Tips to help you help your little ones get a good night’s sleep
As a parent, it’s a public matter that the biggest nightly challenge you need to face is to get your kids to bed, stay there, and sleep. Of course, it’s difficult, but it’s one of the things that you need to do as a parent.
One study shows that almost thirty percent of children, aged 3 to 7 years old, struggle to sleep and stay asleep every night. And, anxiety is the main culprit.
Children have a harder time controlling their emotions if they don’t get enough amount of sleep and they become hyper or irritable. Although it’s not easy, it’s paramount that you do everything in your power to help your child get the amount of sleep she or he needs.
Children and Their Fears
The typical speeches would be “Don’t leave me please!”, “Five minutes more!” or “Stay with me!” These things could be normal among children, but you shouldn’t tolerate it.
All children experience a phase wherein they’re having difficulty sleeping. The reasons could be being afraid of the dark, dolls coming to life, imaginary monsters under the bed, bad guys could break in, etc.
Going to the bathroom alone is also a problem because someone at school started the “Bloody Mary in the mirror” stories that invoke your child’s imagination. As a result, he perks up in the middle of the night, and you’re up too.
While it’s enticing to comfort your child that everything’s fine, the chances are you already know it’s not working, and it doesn’t work.
Whether your child is five or fifteen, the approaches below will help your child overcome and take charge of his or her fears
Start with Pillow Talks
Perch on your child’s bed, nestle beside them and have a conversation with them. Talk about what she or he is thinking and everything that will set a relaxing mood.
However, you need to set some limits. When you say that it’s time to go, it’s time to go. Don’t fall into the trap of them whining and telling you to stay or to sleep with them.
Gently tell your child that you want to spend more time with him or her, but you can’t linger too long. Listen to their qualms but avoid talking too much. Occasionally, listening alone allows your child to resolve his or her worries.
Let Your Child Self-Regulate In the Bedroom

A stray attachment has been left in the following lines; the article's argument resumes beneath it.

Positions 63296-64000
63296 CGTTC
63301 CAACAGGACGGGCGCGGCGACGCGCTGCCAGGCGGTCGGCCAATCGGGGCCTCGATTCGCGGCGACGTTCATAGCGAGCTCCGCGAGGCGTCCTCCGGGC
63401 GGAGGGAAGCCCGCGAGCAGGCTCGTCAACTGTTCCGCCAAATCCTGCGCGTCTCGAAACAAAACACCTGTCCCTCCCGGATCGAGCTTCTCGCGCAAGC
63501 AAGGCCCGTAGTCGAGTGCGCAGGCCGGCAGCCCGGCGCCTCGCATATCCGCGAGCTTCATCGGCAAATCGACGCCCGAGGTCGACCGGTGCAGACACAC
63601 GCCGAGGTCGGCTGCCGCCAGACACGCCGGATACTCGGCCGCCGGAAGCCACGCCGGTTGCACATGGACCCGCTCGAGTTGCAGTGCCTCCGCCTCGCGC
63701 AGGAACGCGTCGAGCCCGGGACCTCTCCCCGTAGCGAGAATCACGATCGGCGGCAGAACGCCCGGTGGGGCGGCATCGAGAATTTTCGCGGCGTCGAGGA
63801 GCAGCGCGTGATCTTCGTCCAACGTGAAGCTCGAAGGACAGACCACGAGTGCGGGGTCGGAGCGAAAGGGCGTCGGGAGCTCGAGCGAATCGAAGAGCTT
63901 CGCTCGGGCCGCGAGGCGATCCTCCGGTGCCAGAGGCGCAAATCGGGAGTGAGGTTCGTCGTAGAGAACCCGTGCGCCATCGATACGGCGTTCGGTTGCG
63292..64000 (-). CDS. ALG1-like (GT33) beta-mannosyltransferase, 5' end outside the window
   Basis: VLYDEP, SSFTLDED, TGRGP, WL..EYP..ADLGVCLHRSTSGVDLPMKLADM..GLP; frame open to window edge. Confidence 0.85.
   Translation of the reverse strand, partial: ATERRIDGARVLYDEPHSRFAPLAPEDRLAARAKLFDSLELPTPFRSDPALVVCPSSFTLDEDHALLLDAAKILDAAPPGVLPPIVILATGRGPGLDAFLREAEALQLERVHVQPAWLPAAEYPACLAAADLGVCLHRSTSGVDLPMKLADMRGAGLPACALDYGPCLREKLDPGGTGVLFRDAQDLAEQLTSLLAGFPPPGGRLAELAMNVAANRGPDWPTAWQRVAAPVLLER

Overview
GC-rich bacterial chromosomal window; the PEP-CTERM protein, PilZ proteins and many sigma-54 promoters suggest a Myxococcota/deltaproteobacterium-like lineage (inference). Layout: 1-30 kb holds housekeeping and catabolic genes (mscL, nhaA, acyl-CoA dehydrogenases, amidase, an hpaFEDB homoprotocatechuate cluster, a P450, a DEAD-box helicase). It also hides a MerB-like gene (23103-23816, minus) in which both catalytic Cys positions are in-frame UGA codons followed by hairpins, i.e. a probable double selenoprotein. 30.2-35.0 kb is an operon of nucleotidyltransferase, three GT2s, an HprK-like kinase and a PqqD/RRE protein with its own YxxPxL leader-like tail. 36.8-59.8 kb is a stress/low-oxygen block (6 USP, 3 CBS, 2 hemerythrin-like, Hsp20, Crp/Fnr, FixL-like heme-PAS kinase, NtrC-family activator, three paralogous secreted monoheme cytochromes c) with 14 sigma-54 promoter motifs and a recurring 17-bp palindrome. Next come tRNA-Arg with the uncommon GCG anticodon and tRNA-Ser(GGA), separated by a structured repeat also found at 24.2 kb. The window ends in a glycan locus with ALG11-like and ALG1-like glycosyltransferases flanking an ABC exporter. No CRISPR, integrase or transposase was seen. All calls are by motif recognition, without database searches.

First of all, your job as a parent is not to make your kids go to sleep but put them to bed. There’s a fine line between the two.
Set a consistent wake-up time with an alarm clock. If your child can’t sleep, let him or her read in bed. Make sure to keep the lights dim or off.
Ditch the Stimulants
Keep your child from drinking energy drinks and caffeine-rich drinks. Beware with covert stimulants in chocolate drinks too.
Sleeplessness and anxiety are side effects of medications too. These pills include Attention Deficit Hyperactivity Disorder (ADHD) medications and over-the-counter medications for cold and flu. If you’re hinting that the medications of your child are part of the problem, make sure to call the attending physician and ask for some advice before you stop them.
Teach Your Kids To Give Their Worries Away
In Guatemala, there’s a tradition of educating the children on how to leave their worries by using colorful dolls called trouble dolls or worry dolls. The children confide their worries to the dolls then put their dolls under their pillows.
According to the traditional folklore, the doll accepts all the child’s fears to make the child sleep peacefully. They are affordable and are available online.
You can pitch the same scheme of teaching your child to let go of his or her worries by using inanimate objects like stuffed toys, stuffed animals or dolls that you already have.
Regulate More Melatonin
Melatonin is a feel good hormone in the body that gives you that drowsy and sleepy feeling. Melatonin supplements are effective in regulating the sleep cycle of your child back on track.
Melatonin is effective in bringing your child into good slumber. Unfortunately, it doesn’t help much for those kids who wake up in the middle of the night. There are limitations and risks in using melatonin supplements, so be sure to consult your child’s pediatrician before using over-the-counter supplements.
Getting your little angels to sleep better is the holy grail of parenting. Though it’s just one of the many challenges that parents face every day, it’s still important that you teach your kids the importance of independence and courage as early as possible. And the best venue to do this is to start right at their mattresses. Help your child overcome his or her fears, be the most supportive and helpful parent.
Rachel Minahan is an interior designer by profession and a budding writer at the same time. She spends the majority of her time attending her business and writing for her blogs. Rachel is also fond of keeping tabs on the latest health and design trends. She also has a soft spot for children, especially those with anxieties at a very young age.